LERA BORODITSKY: Yeah, it’s definitely the case that not every attempt to frame something or reframe something works. And my favorite example of a failed attempt is when the U.S. Congress decided to rename French fries into Freedom fries [BROOKE LAUGHS] a few years ago. During World War I, for example, everything that had a German-sounding name got remade into Liberty something or other [BROOKE LAUGHS], so you would say Liberty cabbage instead of sauerkraut or Liberty sausage instead of liverwurst. But these days it’s Freedom fries and Freedom manicures and Freedom toast [BROOKE LAUGHS] and things like that. And -
BROOKE GLADSTONE: And those don't work, do they?
LERA BORODITSKY: They don't work because they're based on a bad theory about how language and thought relate to one another. When you make that kind of substitution, when you say, you know what, we can just use the word “French” and the word “freedom” in the same contexts, any word that you can use in the same context that way is a synonym. And what you’re implying with that kind of substitution is that “French and “freedom” are synonyms.
BROOKE GLADSTONE: Doh! That’s not what they mean.
LERA BORODITSKY: It’s exactly the opposite of what they're trying to accomplish, you know. So if you carry out the substitution you would have to say, you know, Freedom kissing and Freedom poodles.
[BROOKE LAUGHS] But also [BROOKE LAUGHS] what do you call France? Would it be the Land of Freedom? What do you call French? Is it the Language of Freedom? That’s clearly not what the substitution is meant to do. So I have my own silly proposal about what to do in situations like that.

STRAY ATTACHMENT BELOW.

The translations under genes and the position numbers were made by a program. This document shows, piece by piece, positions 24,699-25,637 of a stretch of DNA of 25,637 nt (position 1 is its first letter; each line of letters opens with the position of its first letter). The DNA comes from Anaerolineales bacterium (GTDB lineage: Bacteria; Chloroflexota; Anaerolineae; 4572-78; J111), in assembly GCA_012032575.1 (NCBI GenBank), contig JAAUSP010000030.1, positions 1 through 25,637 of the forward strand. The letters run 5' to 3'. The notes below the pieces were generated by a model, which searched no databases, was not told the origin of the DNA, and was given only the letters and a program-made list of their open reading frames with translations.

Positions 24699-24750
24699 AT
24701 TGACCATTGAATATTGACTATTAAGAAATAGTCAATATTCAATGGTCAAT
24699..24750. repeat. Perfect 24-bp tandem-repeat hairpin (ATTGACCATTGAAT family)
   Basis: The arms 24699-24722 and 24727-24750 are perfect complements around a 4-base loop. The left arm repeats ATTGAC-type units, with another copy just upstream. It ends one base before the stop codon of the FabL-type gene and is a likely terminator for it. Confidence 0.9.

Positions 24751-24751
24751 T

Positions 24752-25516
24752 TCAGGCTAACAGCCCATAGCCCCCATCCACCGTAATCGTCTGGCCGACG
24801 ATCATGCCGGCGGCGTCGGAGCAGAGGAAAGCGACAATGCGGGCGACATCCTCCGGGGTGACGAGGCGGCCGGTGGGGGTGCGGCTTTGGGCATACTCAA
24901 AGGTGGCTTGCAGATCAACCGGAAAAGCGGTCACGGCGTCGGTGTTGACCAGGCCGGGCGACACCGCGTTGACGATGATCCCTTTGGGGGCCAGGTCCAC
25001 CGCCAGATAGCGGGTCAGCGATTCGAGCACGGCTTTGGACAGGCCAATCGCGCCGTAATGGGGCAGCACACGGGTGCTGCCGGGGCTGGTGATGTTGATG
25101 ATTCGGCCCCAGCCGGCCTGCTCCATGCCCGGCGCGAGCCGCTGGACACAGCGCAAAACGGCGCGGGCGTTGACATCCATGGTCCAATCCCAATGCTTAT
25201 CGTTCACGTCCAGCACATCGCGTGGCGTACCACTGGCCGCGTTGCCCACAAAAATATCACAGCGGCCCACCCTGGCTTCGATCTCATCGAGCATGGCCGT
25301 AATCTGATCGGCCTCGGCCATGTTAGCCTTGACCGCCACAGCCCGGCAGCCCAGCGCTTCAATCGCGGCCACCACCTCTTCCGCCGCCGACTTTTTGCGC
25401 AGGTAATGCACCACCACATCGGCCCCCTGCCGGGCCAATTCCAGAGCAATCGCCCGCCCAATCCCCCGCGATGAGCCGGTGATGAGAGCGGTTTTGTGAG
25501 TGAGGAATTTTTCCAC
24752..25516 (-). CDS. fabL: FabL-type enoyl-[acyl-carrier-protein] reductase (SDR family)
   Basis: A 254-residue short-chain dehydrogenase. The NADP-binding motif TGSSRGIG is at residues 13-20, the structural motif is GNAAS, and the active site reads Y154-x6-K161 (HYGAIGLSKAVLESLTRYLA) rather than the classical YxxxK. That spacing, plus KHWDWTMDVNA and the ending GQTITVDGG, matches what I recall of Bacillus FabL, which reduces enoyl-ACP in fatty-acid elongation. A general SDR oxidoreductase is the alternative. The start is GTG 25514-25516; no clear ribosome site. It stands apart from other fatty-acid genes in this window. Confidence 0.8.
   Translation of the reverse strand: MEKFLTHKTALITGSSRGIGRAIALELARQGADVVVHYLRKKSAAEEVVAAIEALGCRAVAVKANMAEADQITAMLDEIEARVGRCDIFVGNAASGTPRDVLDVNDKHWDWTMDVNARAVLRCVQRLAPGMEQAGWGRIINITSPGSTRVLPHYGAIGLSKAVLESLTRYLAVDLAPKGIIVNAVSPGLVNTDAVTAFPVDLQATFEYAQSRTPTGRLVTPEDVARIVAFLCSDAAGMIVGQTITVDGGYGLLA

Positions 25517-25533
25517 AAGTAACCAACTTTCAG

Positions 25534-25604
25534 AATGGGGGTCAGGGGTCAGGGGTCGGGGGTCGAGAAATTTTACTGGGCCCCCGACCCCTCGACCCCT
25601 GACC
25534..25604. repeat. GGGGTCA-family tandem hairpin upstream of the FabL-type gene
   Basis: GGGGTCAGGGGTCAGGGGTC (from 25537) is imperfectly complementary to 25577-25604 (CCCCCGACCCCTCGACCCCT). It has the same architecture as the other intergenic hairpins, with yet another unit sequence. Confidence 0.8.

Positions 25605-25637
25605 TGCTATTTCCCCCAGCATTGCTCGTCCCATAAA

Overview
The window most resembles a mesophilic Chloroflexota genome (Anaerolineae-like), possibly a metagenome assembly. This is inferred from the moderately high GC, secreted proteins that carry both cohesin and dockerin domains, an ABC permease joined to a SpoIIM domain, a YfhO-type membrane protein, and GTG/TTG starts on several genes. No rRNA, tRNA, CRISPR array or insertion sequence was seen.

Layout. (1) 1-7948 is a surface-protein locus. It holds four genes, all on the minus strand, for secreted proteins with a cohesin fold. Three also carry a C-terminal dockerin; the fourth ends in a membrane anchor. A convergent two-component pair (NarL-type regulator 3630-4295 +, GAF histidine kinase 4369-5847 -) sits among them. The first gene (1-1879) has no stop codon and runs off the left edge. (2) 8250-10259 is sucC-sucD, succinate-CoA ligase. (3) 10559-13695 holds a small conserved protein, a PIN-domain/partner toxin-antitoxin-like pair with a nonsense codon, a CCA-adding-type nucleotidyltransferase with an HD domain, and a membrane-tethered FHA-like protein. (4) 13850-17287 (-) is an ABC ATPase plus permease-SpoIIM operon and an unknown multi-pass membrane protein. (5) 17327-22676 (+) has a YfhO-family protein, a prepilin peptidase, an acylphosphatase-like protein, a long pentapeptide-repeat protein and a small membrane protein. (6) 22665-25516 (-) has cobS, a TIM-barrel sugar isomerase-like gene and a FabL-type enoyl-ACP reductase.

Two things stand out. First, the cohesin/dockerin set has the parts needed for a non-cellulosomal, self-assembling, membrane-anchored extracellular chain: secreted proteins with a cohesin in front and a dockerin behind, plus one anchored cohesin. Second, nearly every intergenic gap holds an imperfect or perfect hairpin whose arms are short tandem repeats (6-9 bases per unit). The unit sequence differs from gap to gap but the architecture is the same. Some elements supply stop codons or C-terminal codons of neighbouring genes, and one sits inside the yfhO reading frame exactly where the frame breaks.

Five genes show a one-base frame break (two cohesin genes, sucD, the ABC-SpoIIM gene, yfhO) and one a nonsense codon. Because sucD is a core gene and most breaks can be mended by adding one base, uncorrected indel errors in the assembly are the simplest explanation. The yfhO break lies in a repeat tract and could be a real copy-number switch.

BROOKE GLADSTONE: Mm-hmm?
LERA BORODITSKY: If we want to really annoy the French, I say take all the things that the French don't like and call them French. [BROOKE LAUGHS] McDonald's would be the French café, and you could call Disneyland France [BROOKE LAUGHS]. Americans will be French people. That'll really get 'em.
BROOKE GLADSTONE: [LAUGHS] Lera, thank you very much.
LERA BORODITSKY: Well, thanks for having me.
BROOKE GLADSTONE: Lera Boroditsky is an assistant professor of cognitive psychology at Stanford University.
WNYC 93.9 FM and AM 820 are New York's flagship public radio
stations, broadcasting the finest programs from NPR, PRI and American Public Media, as well as a wide range of award-winning local
programming. WNYC is a division of
New York Public Radio.